Magbual cautioned that with the proposed new election would come a new set of rules written by the military which will be more stringent and even more difficult for various groups.

Panelists of ANFREL’s webinar raised the three-finger salute, a mark commonly used in protests that the people of Myanmar have adopted to signify their defiance.

Speaking Out

But how can ordinary people help?

Khin Ohmar said people outside Myanmar can help by showing their support for and solidarity with the people of Myanmar. She asked people to write to their governments especially those in ASEAN and tell their leaders that they also have a responsibility to protect the people of Myanmar.

Robertson also requested people to continue to show their support online by posting solidarity messages and let the people of Myanmar know that they are not alone in their fight.

Moving Forward

Moving forward, Magbual said it is high time that the Myanmar constitution be rewritten to something that will serve the needs of the diverse communities in the country.

The current constitution, Robertson said, was written by the military for the military and adopted after a fraudulent referendum. It is used to subvert democracy from the beginning of its existence, he said.

Khin Ohmar said the people are calling for the absolute abolition of the current constitution and are currently drafting a people's constitution to establish a federal democratic union.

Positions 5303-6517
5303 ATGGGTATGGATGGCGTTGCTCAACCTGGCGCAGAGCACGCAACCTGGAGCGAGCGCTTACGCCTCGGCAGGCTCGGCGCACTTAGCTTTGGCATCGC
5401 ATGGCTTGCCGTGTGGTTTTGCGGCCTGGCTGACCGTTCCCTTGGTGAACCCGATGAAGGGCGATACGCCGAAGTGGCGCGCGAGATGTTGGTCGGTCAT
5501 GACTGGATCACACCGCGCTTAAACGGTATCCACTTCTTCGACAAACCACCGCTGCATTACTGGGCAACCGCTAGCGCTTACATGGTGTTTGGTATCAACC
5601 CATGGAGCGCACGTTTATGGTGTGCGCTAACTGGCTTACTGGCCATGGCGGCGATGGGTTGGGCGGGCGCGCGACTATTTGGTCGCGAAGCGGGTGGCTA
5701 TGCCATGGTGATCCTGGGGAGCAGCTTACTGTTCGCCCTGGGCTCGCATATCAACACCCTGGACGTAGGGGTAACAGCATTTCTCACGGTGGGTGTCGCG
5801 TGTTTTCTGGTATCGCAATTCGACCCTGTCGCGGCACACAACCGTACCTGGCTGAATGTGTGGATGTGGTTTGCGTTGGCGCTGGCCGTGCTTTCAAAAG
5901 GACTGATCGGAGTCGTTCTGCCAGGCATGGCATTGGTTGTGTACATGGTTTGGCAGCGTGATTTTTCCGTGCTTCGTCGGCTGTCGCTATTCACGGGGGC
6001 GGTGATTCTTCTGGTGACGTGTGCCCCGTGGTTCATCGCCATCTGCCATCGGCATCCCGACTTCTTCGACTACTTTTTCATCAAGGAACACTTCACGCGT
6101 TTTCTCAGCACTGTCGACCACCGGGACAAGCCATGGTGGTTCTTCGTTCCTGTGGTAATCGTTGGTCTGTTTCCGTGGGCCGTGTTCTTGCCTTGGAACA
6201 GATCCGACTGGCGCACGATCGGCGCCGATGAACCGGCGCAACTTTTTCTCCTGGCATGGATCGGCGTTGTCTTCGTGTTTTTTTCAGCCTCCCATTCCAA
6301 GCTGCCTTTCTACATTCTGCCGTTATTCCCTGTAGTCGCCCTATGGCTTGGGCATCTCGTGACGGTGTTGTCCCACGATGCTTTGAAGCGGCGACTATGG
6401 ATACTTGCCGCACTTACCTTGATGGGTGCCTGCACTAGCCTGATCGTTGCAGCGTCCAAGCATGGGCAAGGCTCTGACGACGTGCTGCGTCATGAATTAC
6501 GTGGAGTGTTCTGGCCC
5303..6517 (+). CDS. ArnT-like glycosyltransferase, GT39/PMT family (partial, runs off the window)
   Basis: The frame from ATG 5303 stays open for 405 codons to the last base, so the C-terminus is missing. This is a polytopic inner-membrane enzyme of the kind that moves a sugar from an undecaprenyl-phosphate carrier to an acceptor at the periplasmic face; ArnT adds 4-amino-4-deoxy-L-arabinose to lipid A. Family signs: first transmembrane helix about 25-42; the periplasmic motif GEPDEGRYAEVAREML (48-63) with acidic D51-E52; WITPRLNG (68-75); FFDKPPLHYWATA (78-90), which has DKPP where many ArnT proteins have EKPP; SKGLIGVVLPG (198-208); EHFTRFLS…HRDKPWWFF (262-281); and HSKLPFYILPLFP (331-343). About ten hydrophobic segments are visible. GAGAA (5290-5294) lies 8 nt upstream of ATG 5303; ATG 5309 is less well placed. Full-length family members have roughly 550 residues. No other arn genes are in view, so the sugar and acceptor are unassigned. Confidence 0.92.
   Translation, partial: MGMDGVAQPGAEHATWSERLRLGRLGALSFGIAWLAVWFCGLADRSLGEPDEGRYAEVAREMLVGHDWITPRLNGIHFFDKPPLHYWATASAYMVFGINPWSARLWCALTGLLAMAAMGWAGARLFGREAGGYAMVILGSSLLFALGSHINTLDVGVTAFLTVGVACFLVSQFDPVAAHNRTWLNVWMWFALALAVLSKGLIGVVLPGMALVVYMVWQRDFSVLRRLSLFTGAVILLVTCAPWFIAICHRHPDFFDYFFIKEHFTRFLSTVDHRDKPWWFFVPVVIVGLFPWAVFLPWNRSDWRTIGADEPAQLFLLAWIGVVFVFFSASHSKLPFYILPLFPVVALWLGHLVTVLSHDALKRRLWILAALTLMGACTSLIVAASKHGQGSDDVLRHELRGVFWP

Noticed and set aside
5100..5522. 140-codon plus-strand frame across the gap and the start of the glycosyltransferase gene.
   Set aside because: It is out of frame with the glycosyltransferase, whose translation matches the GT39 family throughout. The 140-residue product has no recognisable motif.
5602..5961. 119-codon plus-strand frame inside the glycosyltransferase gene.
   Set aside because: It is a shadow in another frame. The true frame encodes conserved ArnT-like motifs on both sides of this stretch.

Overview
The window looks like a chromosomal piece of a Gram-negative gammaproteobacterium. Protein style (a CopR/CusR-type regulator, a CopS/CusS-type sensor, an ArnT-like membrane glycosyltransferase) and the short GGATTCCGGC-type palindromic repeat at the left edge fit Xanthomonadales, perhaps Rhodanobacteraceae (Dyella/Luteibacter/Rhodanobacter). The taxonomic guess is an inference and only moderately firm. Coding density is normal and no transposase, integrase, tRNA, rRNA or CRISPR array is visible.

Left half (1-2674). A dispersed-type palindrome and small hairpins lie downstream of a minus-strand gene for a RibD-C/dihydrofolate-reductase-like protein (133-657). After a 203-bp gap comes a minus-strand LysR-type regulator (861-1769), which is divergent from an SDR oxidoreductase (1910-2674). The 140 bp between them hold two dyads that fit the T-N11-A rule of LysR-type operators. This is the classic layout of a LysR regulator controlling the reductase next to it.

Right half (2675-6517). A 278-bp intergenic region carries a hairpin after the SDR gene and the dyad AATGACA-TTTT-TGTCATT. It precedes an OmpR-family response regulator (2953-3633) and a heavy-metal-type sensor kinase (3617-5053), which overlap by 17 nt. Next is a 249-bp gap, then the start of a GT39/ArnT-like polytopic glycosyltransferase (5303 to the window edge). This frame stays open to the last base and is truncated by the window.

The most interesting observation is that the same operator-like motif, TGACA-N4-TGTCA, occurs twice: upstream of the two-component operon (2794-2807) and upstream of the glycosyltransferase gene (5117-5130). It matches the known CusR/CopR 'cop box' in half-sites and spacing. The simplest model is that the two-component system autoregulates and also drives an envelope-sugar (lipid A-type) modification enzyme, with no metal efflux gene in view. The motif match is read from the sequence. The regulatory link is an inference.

She said elected representatives from the 2020 elections are working with ethnic communities to draft the new constitution. She said with the wide support from different sectors and the recognition of the persecution of vulnerable groups like the Rohingya community, there is a huge chance now more than ever for inclusivity.

With the younger generation getting more involved in the movement, Khin Ohmar urged the youth to take stock and continue to fight for the people’s rights.

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The webinar on the current situation in Myanmar is part of ANFREL’s continuous efforts to support and strengthen the people’s struggle for genuine and inclusive democracy and freedoms. ANFREL also has an on-going online campaign called “Project Amplify!” which aims to amplify diverse voices of support for and solidarity with the people of Myanmar.